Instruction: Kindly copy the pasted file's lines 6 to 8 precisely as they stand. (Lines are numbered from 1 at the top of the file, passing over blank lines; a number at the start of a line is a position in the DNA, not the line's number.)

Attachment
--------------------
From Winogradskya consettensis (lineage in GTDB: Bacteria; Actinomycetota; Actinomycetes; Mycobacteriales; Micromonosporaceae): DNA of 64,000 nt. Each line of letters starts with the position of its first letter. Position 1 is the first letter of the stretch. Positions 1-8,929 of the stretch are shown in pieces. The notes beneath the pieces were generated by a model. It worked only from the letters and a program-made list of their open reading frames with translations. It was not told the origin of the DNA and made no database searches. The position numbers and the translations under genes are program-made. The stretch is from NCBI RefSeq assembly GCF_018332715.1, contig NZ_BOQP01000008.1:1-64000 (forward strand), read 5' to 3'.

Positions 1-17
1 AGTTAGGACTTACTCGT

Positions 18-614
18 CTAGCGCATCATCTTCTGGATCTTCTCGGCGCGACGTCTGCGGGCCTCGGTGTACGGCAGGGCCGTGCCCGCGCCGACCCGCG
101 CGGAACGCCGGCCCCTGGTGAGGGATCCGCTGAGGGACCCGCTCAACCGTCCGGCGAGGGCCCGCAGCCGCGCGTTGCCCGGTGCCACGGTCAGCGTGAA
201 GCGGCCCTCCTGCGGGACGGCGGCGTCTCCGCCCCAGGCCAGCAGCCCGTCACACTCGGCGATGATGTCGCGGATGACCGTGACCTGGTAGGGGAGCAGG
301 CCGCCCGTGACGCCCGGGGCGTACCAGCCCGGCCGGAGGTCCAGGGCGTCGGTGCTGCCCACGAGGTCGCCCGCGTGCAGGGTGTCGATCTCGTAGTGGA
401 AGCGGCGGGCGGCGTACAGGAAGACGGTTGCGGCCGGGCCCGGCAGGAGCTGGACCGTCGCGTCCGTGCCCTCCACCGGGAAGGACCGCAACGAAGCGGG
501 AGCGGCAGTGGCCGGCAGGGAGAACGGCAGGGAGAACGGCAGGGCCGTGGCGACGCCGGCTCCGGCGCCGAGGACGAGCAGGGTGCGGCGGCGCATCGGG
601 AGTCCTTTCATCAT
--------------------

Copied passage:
101 CGGAACGCCGGCCCCTGGTGAGGGATCCGCTGAGGGACCCGCTCAACCGTCCGGCGAGGGCCCGCAGCCGCGCGTTGCCCGGTGCCACGGTCAGCGTGAA
201 GCGGCCCTCCTGCGGGACGGCGGCGTCTCCGCCCCAGGCCAGCAGCCCGTCACACTCGGCGATGATGTCGCGGATGACCGTGACCTGGTAGGGGAGCAGG
301 CCGCCCGTGACGCCCGGGGCGTACCAGCCCGGCCGGAGGTCCAGGGCGTCGGTGCTGCCCACGAGGTCGCCCGCGTGCAGGGTGTCGATCTCGTAGTGGA